Alignments of contigs onto anchors contained in the XMAP file are first sorted by their starting position on the anchor. Then, alignments on one anchor are parsed by pairs of adjacent contigs, i.e alignment of contig Ck is examined at the same time as contig Cn, with Ck aligned before Cn on the anchor. Aligned anchor labels are extracted from these alignments and a list of shared labels Ln,k is built. For the following cases, we suppose Ck and Cn to be aligned on the forward strand (Fig. 1).

Case 1: contig maps share at least one anchor label

The last label l from Ln,k is extracted and the position Pl of l on both contigs Ck and Cn is recovered from the CMAP files. In the resulting scaffold, the sequence of Ck will be included up to the Pl position and the sequence of Cn will be included from the Pl position. In this case, the gap is removed, both contigs Ck and Cn are fused and BiSCoT generates a single contig instead of two contigs initially separated by a gap in the input assembly.

Case 2: contig maps do not share anchor labels

Let Sizek be the size of the contig Ck, Smk and Emk the start and end of an alignment on a contig map and Sak and Eak the corresponding coordinates on the anchor. The number n of bases between the last aligned label of Ck and the first aligned label of Cn is then: n = S a n E a k

We then have to subtract the part dk of Ck after the last aligned label of Ck and the part dn of Cn before the first aligned label of Cn: d k = S i z e k E m k d n = S m n

Finally, we can compute the gap size g with: g = n d k d n

If g ≤ 1000, a BLAT (Kent, 2002) alignment of the last 30 kb of Ck is launched against the first 30kb of Cn. If an alignment is found and if its score is higher than 5,000, Ck and Cn are merged at the starting position of the alignment and, as in case1, BiSCoT generates a single contig instead of two contigs initially separated by a gap in the input assembly. Otherwise, a number g of Ns is inserted between Ck and Cn.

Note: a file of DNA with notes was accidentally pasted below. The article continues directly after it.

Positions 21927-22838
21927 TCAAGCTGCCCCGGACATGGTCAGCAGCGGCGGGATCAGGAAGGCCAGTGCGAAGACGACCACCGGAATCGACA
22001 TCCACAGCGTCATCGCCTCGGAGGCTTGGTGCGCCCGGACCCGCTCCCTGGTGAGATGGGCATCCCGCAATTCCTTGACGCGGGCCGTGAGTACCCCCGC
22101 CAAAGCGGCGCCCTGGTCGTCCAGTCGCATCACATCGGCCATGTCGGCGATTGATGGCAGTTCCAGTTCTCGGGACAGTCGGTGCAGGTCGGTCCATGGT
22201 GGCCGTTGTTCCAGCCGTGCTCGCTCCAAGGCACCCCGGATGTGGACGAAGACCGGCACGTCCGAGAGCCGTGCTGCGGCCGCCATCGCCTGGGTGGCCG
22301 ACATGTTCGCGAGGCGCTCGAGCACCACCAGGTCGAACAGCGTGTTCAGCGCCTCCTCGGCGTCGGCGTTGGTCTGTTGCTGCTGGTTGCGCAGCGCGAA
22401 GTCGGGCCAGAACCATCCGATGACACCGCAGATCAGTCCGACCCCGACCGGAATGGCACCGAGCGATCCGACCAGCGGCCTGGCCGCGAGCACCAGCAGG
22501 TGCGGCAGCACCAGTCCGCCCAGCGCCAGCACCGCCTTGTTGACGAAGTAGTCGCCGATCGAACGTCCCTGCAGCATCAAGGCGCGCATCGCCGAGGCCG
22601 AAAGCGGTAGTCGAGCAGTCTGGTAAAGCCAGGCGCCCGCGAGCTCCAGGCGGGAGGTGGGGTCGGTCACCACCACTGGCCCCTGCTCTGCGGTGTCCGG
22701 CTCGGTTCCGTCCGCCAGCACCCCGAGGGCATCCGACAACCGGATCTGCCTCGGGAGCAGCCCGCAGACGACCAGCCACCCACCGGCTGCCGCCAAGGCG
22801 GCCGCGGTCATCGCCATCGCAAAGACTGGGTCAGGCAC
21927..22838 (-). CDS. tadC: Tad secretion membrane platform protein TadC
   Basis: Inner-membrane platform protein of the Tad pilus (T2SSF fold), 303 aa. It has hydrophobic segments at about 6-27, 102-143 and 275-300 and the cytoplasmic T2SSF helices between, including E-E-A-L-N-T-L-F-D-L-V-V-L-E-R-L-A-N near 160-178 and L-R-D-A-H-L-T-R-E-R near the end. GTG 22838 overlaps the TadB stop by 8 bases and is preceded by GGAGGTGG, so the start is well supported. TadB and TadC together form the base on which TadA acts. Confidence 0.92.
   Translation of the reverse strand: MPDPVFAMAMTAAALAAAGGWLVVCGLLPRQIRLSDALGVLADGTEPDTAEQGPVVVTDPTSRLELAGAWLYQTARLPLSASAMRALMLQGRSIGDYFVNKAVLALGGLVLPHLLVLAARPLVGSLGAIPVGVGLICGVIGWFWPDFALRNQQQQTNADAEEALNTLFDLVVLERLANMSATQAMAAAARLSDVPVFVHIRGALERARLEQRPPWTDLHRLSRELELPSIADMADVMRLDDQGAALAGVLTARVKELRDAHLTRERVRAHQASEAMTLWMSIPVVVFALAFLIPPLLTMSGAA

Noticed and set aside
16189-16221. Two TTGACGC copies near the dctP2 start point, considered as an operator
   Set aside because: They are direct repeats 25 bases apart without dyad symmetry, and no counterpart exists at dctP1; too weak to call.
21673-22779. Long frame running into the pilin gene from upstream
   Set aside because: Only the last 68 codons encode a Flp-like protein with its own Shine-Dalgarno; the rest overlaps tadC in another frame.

Case 3: insertion of small contigs

Let Smk and Emk the start and end of an alignment on a contig map. If [SmnEmn] ⊂ [SmkEmk], then the left-most shared label identifier ll and right-most shared label identifier lr are extracted. If Cn has more of its labels mapped in this region than Ck, the sequence of Cn will be inserted between ll and lr in the scaffolds. Otherwise, the sequence of Ck remains unchanged and Cn will be included as a singleton sequence in the scaffolds file.

Finally, if an Illumina polishing step was done before or after Bionano scaffolding, we recommend doing one additional round of polishing using Illumina reads after BiSCoT has been applied. Indeed, short reads tend to be aligned only against one copy of the duplicated regions, leaving the other copy unpolished.

Results and Discussions

Validation on simulated data

In order to simulate a genome assembly, we downloaded the chromosome 1 of the GRCh38.p12 human reference genome and fragmented it to create contigs. We generated 120 contigs with an N50 size of 2.4 Mb and a cumulative size of 231 Mb. Contigs were generated with either overlaps or gaps between them. We introduced 50 gaps with a mean length of 50 kb, the smallest being 3.4kbp long and the largest 99.6 kb long, and 50 overlaps with a mean size of 44kb, the smallest being 278b long and the largest 98.6 kb long. We also generated five contigs, with an N50 of 254 kb, that were subsequences of larger contigs, to simulate contained contigs.

Then, we used these contigs and Bionano DLE and BspQI optical maps available on the Bionano Genomics website as input to the Bionano scaffolder. We gave the results of this scaffolding to BiSCoT and aligned all assemblies to the chromosome 1 reference using Quast (Gurevich et al., 2013, v5.0.2).

BiSCoT was able to resolve 39 overlaps out of the 50 we introduced (Table S1), 31 using shared labels and 8 using a Blat alignment. The 11 remaining overlaps could not be resolved due to contigs not sharing enough labels or the overlap being too small to produce an alignment of sufficient confidence. BiSCoT was also able to integrate all contained contigs back to their original place in the assembly. Furthermore, BiSCoT did not close any of the real gaps introduced during the assembly generation.

Regarding assembly metrics (Table S2), The N50 decreased by 1.4% in scaffolds and increased by 22% in contigs. The number of Ns in scaffolds decreased from 20.7Mb to 20.4Mb. Moreover, the number of misassemblies decreased by 68% after applying BiSCoT and the duplication ratio estimated by Quast decreased from 1.026 in Bionano scaffolds to 1.021 in BiSCoT scaffolds.